Being the book nerd that I am, I of course requested a trip to a bookstore. Unfortunately, there aren’t any reasonably nearby Indie or Black-owned bookstores. There is a Barnes & Noble and I sure darkened its doorstep. H-h-h-hessica was working a half-day in-office, so her husband (poor guy) drove me. He was bored out of his mind as I frolicked through a bookstore for the first time in over a year.
Why Be Happy When You Could Be Normal? by Jeanette Winterson is one of those memoirs, like The Glass Castle written by another Jeannette but with the last name Walls, that leaves you feeling flabbergasted, angry, and sad at the way grown folks who choose to become parents treat their children. In the case of Winterson, she is the adoptive daughter of a woman whom she refers to as Mrs. Winterson. Jeanette writes: “Books, for me, are a home. Books don’t make a home–they are one, in the sense that just as you do with a door, you open a book and you go inside. Inside there is a different kind of time and a different kind of space.”
No real self-respecting book lover abuses books. By abuse, I mean crack the spine, mark it up, rip pages on purpose or by accident, toss around carelessly, and most definitely do not dog ear pages. Only monsters do that.
Jasmine Guillory’s The Wedding Date is such a cute romantic novel. Stupid me didn’t realize that it’s actually the first book in the series. Months ago, if not a year ago, I read The Proposal first, my logic being that there must first be a wedding proposal to not only set a wedding date, but need a wedding date, as in a plus one. Nope. If you’re reading this, and also interested in reading the series, The Wedding Date is first. Much to my relief, they don’t have to be read in order. They work as standalone novels you won’t miss anything.
Alexis Monroe and Andrew Nichols’ meet-cute happens when they’re both trapped in a hotel elevator. She’s en route to meet her attorney-sister who’s staying at the Oakland hotel for business, and he’s in town for a wedding.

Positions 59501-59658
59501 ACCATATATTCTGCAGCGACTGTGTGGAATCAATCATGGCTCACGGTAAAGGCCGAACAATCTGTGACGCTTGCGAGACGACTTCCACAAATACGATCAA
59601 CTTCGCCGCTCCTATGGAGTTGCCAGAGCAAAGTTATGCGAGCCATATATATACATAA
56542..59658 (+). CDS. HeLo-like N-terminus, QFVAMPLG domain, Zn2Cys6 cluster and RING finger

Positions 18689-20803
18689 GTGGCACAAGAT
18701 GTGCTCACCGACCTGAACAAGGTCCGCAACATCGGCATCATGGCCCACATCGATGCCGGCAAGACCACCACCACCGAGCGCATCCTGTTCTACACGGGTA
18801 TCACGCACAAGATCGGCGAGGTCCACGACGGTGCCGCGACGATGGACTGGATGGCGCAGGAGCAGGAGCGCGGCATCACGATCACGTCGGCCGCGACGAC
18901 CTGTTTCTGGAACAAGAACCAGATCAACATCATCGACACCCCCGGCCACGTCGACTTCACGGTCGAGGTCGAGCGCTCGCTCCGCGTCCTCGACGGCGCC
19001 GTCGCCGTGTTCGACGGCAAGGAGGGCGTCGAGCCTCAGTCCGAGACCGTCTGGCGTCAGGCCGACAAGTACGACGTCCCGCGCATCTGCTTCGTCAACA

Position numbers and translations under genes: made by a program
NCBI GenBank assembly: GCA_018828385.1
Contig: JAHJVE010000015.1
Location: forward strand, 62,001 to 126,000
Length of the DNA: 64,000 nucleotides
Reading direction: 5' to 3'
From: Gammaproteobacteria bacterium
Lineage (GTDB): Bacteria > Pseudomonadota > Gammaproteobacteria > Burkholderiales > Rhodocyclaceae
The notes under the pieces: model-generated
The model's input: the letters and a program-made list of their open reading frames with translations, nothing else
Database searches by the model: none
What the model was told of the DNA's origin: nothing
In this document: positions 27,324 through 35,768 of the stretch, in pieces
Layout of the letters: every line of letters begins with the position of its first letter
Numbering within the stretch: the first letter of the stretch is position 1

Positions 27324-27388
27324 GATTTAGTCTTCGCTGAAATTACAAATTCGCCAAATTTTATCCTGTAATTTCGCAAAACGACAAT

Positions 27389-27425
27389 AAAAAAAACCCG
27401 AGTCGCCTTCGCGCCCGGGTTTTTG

At its core, Luster is a novel about a young woman Stumbling and Struggling—note the capital S—to find her way, without the help of a real support system of family or friends. Ironically, it’s after she goes through a major crisis and trauma that she admits to herself and out loud to another person that she’s an artist.
It’s no wonder Harris’s soul looks back. Through a romance with Sam, a colleague more than ten years her senior, she ran in the same circles as Sam’s best friend James (Jimmy) Baldwin, Maya Angelou, and Toni Morrison.
There There by Tommy Orange My rating: 4 of 5 stars In my attempt to diversify my reading, I reserved an audio copy of There There by Tommy Orange at the New York Public Library via Libby, the app that has saved me so much money. It was a swift breakup with Audible. Last year, or the year before, There There’s beautiful orange cover kept popping up in my feed. I follow a lot of bookstagrammers, publishers, and other pages […]
I tiptoed into the podcast-listening world. I went from Soundcloud to Google Music to a now-defunct app that let you earn points per minute listened and now I’ve landed at Spotify. It’s not one of the platforms that let’s your rate or leave reviews, like iTunes or Stitcher, but I like it.